[10] Marble is in substantial competition with national banks, first, because the acquisition of deeds of trust by Marble reduces the investment opportunities available to banks, and, second, because the income received by Marble as the result of making loans on first deeds of trust is of the same type as the income earned by banks in dealing with mortgages. fn. 2 Marble is in most direct competition with national banks in reducing the opportunities available to them to acquire deeds of trust for sale to institutional investors. As indicated above, Marble dealt primarily with nonconventionally insured long term first deeds of trust, the kind usually sought by institutional investors. The sale of mortgages acquired by way of loan or discount [241 Cal. App. 2d 42] with a view to reinvesting is an activity in competition with national banks (First Nat. Bank v. Hartford, 273 U.S. 548 [47 S. Ct. 462, 71 L. Ed. 767, 59 A.L.R. 1]). The record here established that in 1957, the Bank of America in Los Angeles County alone assigned over 1,000 deeds of trust to institutional investors similar to those to whom Marble assigned mortgages and, like Marble, the Bank of America did so shortly after making the loan.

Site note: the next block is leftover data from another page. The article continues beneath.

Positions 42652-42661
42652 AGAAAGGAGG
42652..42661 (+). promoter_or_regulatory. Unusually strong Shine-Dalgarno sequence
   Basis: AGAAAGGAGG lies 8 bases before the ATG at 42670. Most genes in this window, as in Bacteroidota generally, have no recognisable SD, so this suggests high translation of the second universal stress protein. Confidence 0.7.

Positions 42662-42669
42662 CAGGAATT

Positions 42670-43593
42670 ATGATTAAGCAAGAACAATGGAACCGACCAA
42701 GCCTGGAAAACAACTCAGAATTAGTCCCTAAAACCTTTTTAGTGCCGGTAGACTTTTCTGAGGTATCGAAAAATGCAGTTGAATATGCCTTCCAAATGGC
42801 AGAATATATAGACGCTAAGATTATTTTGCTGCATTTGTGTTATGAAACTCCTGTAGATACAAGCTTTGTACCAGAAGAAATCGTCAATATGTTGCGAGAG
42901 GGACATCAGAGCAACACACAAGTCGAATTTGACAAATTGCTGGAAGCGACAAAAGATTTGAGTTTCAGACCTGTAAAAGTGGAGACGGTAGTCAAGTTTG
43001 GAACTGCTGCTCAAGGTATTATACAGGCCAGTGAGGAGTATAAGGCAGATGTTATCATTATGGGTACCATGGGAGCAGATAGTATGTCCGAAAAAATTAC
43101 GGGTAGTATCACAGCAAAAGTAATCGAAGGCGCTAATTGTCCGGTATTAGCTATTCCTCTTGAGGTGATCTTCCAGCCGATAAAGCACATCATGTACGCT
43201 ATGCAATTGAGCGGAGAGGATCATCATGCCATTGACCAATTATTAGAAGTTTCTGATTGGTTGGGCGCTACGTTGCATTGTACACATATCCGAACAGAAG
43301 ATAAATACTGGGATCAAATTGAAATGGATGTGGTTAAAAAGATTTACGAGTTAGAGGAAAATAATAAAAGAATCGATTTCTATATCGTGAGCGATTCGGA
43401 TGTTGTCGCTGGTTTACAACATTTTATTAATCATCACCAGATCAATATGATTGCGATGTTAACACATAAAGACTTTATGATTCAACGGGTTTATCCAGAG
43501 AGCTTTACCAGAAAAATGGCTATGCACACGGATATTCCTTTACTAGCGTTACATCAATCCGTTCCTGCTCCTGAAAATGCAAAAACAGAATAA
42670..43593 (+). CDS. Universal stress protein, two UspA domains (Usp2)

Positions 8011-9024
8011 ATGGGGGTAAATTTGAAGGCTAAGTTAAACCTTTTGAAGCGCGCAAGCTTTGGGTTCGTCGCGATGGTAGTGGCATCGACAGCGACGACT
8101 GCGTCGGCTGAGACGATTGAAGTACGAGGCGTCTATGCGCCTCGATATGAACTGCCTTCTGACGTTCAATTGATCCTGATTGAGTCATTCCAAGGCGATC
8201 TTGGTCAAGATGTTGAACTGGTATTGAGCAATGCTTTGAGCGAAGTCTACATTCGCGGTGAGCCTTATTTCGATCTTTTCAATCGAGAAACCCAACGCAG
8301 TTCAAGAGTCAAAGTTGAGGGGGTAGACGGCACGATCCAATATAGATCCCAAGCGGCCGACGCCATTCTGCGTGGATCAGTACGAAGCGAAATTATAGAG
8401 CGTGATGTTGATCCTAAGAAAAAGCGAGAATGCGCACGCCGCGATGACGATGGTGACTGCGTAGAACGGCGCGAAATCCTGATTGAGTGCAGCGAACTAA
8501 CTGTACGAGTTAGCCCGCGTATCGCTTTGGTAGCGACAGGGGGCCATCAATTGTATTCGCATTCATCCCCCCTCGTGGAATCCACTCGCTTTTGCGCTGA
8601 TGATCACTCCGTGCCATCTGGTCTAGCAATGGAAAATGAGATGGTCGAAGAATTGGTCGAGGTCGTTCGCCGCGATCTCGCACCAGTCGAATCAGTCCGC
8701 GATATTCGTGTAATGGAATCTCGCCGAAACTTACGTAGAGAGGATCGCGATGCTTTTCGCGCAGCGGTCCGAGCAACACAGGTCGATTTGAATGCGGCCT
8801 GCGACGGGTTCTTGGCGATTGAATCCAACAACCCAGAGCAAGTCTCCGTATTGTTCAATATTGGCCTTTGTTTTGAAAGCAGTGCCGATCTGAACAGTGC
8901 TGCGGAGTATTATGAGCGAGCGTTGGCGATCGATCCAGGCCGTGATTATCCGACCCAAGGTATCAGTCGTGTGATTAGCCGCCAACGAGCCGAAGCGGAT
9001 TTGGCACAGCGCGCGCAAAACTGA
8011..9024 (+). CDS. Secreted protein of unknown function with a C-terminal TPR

[11] Marble argues that the "service fees" it received for servicing the loans of the institutional investors was not the same type of income as the interest earned by national banks on first deeds of trust. However, as indicated above, on analysis, it is readily apparent that one segment of the interest received by banks constitutes compensation for the performance of functions similar to those here performed by Marble, namely, the acquisition of the mortgage including the necessary appraisals and the collection of the payments on the loan. The banks are taxed at the bank rate with respect to all profits attributable to such activities. It would be discriminatory to allow mortgage companies like Marble to pay taxes at a lower rate for the earning of profits obtained from the performance of functions identical to those performed by national banks in relation to mortgages.